Yes, but we're talking about statistics here. When you trying to see trends, you can't focus on these "special cases." If you have 6 interviews, each school accepting %50 of those interviews... statistically speaking there's a 95+% you'll get into at least one of those schools. Now that still leaves ~5% chance that you still might not get in for whatever reason. If you want to talk about statistics... you can't get hung up on that one guy who wore a lime green, pink-poka-dotted suit to all his interviews. You have to focus on the general case.

As much as I hate to break the time-honored SDN rule of not using real data, here are some interesting numbers from this weeks JAMA. It doesn't directly answer your question, but I suspect you'll be interested anyway (I was). This is from the 2001-2002 entering class (mine...yeah!): No. of applicants: 34,859 Total No. of applications 403,609 Avg No. of applications/person: 11.6 No. accepted applicants: 17,456 Applicant/acceptance ratio: 2.0 First-year enrollment: 16,933 The thing that might be encouraging for y'all is the applicant/acceptance ratio. For the class of 2005, there was a 2:1 ratio. In other words, a 50-50 chance, on average. Here is some other interesting information, especially for those of us who are getting sick of hearing how today's medical students just aren't as bright as those geniuses from yesteryear: The ratio from 20 years ago was 2.1. This value appears to be cyclic. Over the period reported (1981 - 2001), there was a high of 2.7 (1995-96 & 1996-97) and a low of 1.7 (1990). While there was a 6.0% decrease in applications from 2000 and a 9.5% decrease from 1999 (something that has been made WAY too much of, IMHO), this also appears to be cyclic. Again, from the same time period, there was a low number of applicants in 1990-91 (29,243) and a high in 1996-97 (46,968). Reference: Barzansky, B, Etzel, SI. Educational Programs in US Medical Schools, 2001-2002JAMA. 2002;288:1067-1072 Unfortunately, this article is only available online for subscribers. There is, however, a nice version of msJAMA, the version for medical students (available at http://www.ama-assn.org/sci-pubs/msjama/index.htm) that has absolutely nothing to do with this subject. Take care, Jeff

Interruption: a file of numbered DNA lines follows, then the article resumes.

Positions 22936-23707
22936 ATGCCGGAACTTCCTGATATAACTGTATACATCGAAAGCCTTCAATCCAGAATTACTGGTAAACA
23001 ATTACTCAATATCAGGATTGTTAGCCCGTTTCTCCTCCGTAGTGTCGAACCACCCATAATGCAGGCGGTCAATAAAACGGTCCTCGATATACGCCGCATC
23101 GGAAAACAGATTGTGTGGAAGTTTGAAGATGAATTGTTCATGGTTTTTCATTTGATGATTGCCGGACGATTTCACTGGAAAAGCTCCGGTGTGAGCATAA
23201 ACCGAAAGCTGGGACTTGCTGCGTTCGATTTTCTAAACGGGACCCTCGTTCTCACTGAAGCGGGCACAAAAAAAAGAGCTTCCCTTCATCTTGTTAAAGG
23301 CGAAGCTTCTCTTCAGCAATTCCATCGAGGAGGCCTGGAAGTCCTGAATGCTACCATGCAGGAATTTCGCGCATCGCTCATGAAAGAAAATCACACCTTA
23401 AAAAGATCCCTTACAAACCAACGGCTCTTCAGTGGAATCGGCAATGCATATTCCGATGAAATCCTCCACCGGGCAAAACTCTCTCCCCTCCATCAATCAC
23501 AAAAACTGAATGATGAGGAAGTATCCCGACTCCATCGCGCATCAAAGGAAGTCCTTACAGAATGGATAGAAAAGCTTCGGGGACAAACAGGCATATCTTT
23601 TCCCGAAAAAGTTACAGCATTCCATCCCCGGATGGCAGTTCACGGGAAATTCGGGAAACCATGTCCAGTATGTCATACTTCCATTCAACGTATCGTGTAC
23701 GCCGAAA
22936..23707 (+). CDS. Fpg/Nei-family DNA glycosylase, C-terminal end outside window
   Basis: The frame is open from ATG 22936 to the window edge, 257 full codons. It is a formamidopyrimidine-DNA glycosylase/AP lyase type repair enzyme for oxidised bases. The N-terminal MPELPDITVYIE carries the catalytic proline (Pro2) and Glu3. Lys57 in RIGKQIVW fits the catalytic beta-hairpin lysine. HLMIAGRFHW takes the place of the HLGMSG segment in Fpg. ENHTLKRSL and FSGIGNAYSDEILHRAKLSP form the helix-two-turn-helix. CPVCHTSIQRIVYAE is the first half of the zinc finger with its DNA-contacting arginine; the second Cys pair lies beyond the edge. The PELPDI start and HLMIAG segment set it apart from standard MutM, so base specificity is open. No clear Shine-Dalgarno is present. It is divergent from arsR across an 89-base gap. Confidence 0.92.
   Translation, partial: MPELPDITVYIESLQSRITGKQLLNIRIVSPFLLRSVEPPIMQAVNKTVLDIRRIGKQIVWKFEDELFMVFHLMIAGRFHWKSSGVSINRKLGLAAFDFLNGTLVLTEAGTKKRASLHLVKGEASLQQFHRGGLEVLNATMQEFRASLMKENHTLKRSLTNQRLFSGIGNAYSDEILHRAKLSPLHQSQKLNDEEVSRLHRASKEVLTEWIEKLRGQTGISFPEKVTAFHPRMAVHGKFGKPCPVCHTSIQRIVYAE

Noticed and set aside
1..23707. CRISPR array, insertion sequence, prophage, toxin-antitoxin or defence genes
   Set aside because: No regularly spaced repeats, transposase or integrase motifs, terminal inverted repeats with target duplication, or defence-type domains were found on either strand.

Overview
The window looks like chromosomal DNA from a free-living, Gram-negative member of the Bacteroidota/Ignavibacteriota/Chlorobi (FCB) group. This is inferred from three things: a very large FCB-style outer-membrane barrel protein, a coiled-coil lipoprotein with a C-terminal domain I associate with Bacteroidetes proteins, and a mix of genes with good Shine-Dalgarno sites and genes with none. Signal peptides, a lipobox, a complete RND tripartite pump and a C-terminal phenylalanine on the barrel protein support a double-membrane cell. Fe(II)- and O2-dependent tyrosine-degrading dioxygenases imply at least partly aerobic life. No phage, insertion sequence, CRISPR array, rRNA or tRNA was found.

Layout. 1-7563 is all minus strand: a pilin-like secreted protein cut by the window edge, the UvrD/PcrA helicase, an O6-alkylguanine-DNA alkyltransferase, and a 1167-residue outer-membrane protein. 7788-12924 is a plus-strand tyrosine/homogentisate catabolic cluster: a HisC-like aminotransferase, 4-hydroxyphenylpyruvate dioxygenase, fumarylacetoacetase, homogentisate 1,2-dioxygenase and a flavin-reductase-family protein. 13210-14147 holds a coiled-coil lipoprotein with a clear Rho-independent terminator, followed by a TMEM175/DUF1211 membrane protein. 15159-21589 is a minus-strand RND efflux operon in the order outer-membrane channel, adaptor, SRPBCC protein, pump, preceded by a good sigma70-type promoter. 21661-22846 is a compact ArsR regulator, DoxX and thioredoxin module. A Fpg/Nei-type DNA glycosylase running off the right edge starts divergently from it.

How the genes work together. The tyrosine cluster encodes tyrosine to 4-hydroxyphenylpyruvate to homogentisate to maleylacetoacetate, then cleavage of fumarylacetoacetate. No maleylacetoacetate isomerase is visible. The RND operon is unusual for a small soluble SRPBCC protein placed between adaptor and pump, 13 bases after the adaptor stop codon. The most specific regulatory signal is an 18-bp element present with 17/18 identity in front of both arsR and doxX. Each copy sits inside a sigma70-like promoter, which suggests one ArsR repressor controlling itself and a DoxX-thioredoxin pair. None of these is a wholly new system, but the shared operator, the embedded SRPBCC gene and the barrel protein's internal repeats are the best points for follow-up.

As much as I hate to break the time-honored SDN rule of not using logic.... a 2:1 applicant/aceptance ratio does not translate into a 50-50 chance of getting in. As we all know a significant enough number of people get more than one acceptance.

he should have written (from the article): "the ratio of applicants to accepted applicants was 2.1:1.0 "

Yep, that's what I meant. Owen appropriately quoted the article where I got in a hurry and retyped data from a table. Take care, Jeff